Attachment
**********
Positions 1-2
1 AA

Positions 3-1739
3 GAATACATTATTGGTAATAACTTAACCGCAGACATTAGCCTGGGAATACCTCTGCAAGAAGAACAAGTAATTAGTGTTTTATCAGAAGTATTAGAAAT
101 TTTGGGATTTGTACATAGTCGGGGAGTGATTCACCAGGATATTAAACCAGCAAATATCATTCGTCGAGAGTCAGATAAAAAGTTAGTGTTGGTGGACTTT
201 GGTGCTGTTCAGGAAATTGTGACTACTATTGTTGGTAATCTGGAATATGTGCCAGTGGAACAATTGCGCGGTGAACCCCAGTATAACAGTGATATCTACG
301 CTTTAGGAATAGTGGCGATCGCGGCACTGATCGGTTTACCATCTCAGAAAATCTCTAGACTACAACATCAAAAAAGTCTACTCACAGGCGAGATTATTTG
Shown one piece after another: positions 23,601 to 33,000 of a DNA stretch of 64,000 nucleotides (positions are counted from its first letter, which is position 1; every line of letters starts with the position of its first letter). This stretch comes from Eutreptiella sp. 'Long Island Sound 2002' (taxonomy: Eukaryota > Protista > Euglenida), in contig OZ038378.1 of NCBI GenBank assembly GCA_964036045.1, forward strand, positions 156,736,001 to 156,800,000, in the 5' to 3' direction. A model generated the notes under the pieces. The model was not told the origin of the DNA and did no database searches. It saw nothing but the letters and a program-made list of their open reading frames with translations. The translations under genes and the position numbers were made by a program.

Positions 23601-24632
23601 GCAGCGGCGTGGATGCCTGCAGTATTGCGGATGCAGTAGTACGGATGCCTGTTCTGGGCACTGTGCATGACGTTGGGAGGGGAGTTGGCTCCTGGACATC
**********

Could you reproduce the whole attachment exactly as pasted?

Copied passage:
Positions 1-2
1 AA

Positions 3-1739
3 GAATACATTATTGGTAATAACTTAACCGCAGACATTAGCCTGGGAATACCTCTGCAAGAAGAACAAGTAATTAGTGTTTTATCAGAAGTATTAGAAAT
101 TTTGGGATTTGTACATAGTCGGGGAGTGATTCACCAGGATATTAAACCAGCAAATATCATTCGTCGAGAGTCAGATAAAAAGTTAGTGTTGGTGGACTTT
201 GGTGCTGTTCAGGAAATTGTGACTACTATTGTTGGTAATCTGGAATATGTGCCAGTGGAACAATTGCGCGGTGAACCCCAGTATAACAGTGATATCTACG
301 CTTTAGGAATAGTGGCGATCGCGGCACTGATCGGTTTACCATCTCAGAAAATCTCTAGACTACAACATCAAAAAAGTCTACTCACAGGCGAGATTATTTG
Shown one piece after another: positions 23,601 to 33,000 of a DNA stretch of 64,000 nucleotides (positions are counted from its first letter, which is position 1; every line of letters starts with the position of its first letter). This stretch comes from Eutreptiella sp. 'Long Island Sound 2002' (taxonomy: Eukaryota > Protista > Euglenida), in contig OZ038378.1 of NCBI GenBank assembly GCA_964036045.1, forward strand, positions 156,736,001 to 156,800,000, in the 5' to 3' direction. A model generated the notes under the pieces. The model was not told the origin of the DNA and did no database searches. It saw nothing but the letters and a program-made list of their open reading frames with translations. The translations under genes and the position numbers were made by a program.

Positions 23601-24632
23601 GCAGCGGCGTGGATGCCTGCAGTATTGCGGATGCAGTAGTACGGATGCCTGTTCTGGGCACTGTGCATGACGTTGGGAGGGGAGTTGGCTCCTGGACATC